Working beyond your scheduled hours has long been revered as hardworking, diligent, and committed. This trend of working overtime, or working over 40 hours, once encouraged by employers, is now under speculation. For decades, employees have been busting their backs to not only bring in more income but to impress their bosses. As the tides turn, the working world shifts and employees' attitudes change, working overtime may not be as essential as we initially thought. Should you be working more than 40 hours a week? Here’s what the consensus is.
Working overtime was once a sign of true company loyalty. If employees are willing to go above and beyond, then it must mean they’re dedicated to the company’s mission. However, evidence is now suggesting that working over 40 hours a week is harmful to both employees and businesses alike. Working beyond scheduled hours of operation threatens both employees’ well-being and company productivity.
As the trend of “quiet-quitting” gains more and more notoriety, employees are now setting boundaries with their jobs. Most workers, especially younger generations like Millenials and Gen-Z, place great value on work-life balance. This means that fewer people are willing to work beyond scheduled hours. Fewer people are willing to risk their mental, emotional, and physical well-being for their jobs.
For employees who work beyond the standard 40 hours, there are negative impacts such as:
When employees are in a state of constant survival, this inevitably threatens productivity levels. Though working overtime may seem like a surefire way to increase productivity, it produces adverse effects.
If employees are failing to function at their highest level, how will businesses thrive? For companies that create intensive work environments, the risk is greater than the reward. Evidence suggests that a healthy work environment is the number one determining factor for employee retention. Businesses that encourage working overtime will see the following effects:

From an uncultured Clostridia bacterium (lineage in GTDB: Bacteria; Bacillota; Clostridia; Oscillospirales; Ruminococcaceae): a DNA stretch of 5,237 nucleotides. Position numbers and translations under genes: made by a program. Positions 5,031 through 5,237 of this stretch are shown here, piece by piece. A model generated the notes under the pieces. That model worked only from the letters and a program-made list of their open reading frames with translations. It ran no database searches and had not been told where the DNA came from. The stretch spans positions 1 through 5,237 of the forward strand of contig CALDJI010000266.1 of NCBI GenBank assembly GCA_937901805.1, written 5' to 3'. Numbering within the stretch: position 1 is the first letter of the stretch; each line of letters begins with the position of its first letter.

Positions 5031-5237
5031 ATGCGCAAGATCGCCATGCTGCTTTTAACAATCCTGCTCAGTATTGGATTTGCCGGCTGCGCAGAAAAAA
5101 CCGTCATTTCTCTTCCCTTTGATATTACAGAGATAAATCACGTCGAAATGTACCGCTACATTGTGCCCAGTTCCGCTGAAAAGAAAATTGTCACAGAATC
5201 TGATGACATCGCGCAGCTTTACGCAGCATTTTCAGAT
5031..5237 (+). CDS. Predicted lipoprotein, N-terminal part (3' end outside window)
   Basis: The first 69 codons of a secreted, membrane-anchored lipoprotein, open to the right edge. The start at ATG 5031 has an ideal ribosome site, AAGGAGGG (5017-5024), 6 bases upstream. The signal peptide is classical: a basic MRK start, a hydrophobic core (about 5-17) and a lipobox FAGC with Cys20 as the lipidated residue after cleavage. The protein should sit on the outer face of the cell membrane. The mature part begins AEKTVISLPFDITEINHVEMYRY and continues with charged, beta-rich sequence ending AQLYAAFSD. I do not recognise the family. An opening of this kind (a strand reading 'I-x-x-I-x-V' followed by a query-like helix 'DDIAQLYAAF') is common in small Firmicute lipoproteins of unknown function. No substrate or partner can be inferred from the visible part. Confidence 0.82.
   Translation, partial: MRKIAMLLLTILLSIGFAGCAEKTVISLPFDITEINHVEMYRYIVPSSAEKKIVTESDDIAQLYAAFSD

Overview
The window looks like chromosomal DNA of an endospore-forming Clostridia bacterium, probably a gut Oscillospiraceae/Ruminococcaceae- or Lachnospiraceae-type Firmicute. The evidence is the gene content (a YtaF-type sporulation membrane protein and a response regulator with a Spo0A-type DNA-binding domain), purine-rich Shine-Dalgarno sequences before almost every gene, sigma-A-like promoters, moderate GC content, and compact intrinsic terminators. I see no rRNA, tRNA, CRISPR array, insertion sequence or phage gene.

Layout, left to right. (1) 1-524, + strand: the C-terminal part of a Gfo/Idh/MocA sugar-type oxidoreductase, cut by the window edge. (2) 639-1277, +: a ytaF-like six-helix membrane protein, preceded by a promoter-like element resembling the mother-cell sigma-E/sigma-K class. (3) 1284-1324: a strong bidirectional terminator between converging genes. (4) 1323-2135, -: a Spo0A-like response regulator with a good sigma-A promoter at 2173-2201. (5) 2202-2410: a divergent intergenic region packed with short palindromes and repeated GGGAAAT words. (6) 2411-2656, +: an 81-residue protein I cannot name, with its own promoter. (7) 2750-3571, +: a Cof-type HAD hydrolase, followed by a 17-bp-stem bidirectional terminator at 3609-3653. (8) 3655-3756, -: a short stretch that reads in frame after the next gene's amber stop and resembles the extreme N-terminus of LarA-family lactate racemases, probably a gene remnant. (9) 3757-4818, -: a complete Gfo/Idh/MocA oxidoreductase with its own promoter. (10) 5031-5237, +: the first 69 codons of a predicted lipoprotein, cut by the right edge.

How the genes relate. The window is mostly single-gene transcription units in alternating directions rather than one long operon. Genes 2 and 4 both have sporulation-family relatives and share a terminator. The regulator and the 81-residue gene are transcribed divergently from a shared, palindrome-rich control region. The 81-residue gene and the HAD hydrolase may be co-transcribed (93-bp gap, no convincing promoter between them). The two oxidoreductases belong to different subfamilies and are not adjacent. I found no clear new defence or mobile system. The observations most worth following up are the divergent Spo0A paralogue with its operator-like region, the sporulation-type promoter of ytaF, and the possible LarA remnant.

Let’s face it: times are changing. People are no longer willing to work for companies that don’t value their time. Even if it means receiving some extra cash
Overtime pay is the one incentive that keeps employees working long hours. The overtime pay may seem enticing at the moment, but is it worth it? Is overtime pay an exploitive incentive to keep employees exhausted, overworked, and complacent?
The truth is, working overtime every once in a while is not always harmful. Receiving extra income for extra work is sometimes necessary. When businesses don’t make overtime work compulsory but offer it as an exciting opportunity, working overtime has its benefits. In some cases, it can even boost employee morale.
However, it shouldn’t be mandated by employers as a way to get their team to prove their loyalty. Working overtime should be an opportunity for those who are willing and able. Not only this, but workers should be recognized, and compensated fairly for their hard work.
All companies are different, and therefore the overtime pay will be as well. Talk to your employer to learn more about what your company offers for overtime pay.
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